Mikkel Høgh

Less pagination on the web, please.

Thursday, 14th of August, A.D. 2008

I recently had the pleasure of a client at work that wanted pagination for his online newspaper-thing, and so I had the opportunity to think a bit about pagination on the web in general, and why it, in many cases, is a bad idea.

First, let me make a distiction:

Logical pagination

Now, this is the good pagination. The kind of pagination (Ajax or not) that saves my browser from having to load all the 538 comments on an interesting piece of news on Digg. The kind that gives logical separation of a manual or a long book.

This difference here being that the pagination is either not of the main content or separation of a document you probably don’t want to read in its entirety anyway. The only real exception to this is books presented on the web, which are (in my opinion) too big for the web. If I’m reading a book, I find that it’s a completely different thing that reading the web. For books I prefer some kind of downloadable format that i can use with my e-book reader, Stanza.

Superfluous pagination

Now, this is something else entirely. The splitting up of something that belongs together. I’m not completely sure why it is done, but I suppose the purpose is to show us more ads to drive up the revenue, but the fact is that many online publications today use this approach.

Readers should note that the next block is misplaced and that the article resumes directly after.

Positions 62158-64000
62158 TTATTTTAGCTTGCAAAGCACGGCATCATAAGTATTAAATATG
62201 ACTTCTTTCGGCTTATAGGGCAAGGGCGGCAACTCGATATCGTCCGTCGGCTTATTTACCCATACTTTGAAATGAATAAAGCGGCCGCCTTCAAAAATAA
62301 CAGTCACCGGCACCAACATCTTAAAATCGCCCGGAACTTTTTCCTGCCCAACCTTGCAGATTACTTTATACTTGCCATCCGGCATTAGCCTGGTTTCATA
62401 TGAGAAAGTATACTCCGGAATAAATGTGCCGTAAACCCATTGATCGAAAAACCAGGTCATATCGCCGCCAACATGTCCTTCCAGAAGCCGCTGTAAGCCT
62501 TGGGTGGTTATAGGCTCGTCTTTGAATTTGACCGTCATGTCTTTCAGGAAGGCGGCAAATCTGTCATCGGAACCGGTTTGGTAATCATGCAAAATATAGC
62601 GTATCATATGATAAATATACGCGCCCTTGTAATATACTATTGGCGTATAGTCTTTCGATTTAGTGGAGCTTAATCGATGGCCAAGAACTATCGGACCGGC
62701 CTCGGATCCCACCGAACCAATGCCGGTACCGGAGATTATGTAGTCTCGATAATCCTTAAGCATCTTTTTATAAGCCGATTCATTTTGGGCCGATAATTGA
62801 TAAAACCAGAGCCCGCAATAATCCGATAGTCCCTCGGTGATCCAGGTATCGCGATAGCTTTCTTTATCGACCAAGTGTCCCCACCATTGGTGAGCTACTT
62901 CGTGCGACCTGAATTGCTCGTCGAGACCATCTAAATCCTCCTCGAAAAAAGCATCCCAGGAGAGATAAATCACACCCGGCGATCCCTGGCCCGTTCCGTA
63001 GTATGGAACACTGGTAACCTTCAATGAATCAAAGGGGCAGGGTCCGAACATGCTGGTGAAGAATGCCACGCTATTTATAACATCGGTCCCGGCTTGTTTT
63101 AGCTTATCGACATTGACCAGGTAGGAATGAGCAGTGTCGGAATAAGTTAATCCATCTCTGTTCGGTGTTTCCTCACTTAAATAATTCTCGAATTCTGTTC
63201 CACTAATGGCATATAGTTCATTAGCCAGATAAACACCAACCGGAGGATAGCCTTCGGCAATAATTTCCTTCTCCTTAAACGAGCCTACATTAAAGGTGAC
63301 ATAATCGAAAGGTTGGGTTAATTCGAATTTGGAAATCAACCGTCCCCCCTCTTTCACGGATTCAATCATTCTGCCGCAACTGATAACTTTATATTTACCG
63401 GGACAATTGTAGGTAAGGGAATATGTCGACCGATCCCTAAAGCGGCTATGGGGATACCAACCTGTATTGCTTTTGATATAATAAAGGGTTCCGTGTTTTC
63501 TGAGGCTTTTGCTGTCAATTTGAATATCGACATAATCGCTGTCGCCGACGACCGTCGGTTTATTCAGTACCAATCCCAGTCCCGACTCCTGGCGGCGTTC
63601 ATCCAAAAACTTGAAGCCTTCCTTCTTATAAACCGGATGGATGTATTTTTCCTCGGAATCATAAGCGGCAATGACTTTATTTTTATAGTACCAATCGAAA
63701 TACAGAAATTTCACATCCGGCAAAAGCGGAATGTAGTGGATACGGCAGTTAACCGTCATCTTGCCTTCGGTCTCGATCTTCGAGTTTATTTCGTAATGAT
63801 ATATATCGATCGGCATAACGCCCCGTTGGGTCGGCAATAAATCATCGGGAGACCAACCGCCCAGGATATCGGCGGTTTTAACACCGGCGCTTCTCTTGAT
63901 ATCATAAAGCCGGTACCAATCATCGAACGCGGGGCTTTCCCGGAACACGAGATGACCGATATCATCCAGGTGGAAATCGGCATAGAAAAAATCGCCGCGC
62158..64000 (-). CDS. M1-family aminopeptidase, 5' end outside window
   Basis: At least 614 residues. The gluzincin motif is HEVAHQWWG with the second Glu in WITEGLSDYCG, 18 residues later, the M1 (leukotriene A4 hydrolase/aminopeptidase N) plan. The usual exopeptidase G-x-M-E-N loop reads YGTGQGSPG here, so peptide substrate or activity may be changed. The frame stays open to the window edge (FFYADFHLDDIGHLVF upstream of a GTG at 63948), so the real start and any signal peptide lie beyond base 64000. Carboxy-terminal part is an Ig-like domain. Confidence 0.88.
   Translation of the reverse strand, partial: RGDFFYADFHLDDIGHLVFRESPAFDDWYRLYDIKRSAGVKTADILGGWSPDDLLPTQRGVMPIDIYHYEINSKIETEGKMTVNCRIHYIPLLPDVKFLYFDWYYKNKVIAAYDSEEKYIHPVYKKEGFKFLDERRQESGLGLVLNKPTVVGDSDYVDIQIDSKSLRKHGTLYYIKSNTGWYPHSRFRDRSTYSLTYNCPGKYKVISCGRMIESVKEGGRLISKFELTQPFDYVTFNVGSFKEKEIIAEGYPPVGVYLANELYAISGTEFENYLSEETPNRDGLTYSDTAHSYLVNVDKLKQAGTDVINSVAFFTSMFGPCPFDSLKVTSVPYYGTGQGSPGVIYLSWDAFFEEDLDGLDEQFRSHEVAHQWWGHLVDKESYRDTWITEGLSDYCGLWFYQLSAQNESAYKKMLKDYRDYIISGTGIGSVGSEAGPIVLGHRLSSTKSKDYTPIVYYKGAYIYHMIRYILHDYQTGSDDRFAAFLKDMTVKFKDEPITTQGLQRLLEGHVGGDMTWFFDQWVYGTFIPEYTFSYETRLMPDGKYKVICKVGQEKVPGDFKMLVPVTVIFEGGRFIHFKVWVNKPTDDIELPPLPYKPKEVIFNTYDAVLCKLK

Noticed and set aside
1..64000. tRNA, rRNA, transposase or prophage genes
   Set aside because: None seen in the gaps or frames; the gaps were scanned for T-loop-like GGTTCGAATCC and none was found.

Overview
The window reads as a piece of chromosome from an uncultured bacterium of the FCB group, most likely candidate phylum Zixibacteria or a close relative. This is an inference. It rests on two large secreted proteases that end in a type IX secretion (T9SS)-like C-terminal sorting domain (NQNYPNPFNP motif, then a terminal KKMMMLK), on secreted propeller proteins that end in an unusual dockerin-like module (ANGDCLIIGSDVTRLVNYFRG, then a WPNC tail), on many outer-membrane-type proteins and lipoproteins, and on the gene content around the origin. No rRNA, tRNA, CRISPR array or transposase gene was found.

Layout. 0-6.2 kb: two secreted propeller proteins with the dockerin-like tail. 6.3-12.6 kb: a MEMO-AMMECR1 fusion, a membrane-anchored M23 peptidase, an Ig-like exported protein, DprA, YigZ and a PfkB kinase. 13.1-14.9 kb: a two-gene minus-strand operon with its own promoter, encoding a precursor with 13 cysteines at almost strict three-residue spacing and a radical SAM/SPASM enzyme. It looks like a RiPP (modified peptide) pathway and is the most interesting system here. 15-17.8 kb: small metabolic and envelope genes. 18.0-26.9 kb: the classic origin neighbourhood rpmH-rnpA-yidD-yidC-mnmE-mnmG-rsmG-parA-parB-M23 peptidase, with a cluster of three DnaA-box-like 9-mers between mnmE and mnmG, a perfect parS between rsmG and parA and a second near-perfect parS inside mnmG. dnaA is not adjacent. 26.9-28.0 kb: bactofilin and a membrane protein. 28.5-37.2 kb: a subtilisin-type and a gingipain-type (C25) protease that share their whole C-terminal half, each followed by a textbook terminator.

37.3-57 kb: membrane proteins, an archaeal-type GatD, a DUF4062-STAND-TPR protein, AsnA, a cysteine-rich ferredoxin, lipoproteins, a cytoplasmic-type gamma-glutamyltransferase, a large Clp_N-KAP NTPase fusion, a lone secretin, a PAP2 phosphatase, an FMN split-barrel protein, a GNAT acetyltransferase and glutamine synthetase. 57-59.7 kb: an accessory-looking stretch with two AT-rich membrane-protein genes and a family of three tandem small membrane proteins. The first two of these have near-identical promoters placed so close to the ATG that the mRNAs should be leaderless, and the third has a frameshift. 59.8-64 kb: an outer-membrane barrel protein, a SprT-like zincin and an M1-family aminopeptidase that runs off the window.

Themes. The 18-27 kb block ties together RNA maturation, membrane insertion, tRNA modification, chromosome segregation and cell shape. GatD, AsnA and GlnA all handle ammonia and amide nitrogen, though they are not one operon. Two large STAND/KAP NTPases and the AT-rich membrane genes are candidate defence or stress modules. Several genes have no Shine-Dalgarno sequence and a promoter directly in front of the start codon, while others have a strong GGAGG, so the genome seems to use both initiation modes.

This annoys me greatly. When I’m reading an interesting article on something, I’m forced to break my flow and find the link and wait for the page to load. And often, I’m not even on the web when I read stuff. I have a strategy to go through my RSS feeds before going for a train ride or something else where I won’t be online and open all the interesting stuff in tabs in Firefox so I can read it later.

Besides this costing me extra time, it also costs resources. Each pageload adds costs, both for me and for the content provider, so while it might look nice on your page impressions statistics, it probably won’t bring you more revenue, only costs.

So in my opinion, any kind of article, opinion piece or whatever is atomic. Either I want to read it all, and then you might as well just give it to me immediately, or I don’t want to read it at all. I mean, whoever reads only 1/3 of an article?

Final thoughts

So please, if you have paginated content on your website, or are thinking about adding it, please consider this. Why do it? Besides showing more ads, I can’t really think of a reason.

Although I wrote this the 14th, I didn’t get around to post it until the 20th. In the meantime, I found that John Gruber apparently agrees.

Mikkel Høgh

My name is Mikkel Høgh, I've worked with web tech for the last 20 years. These days, I work with e-commerce in Central Switzerland.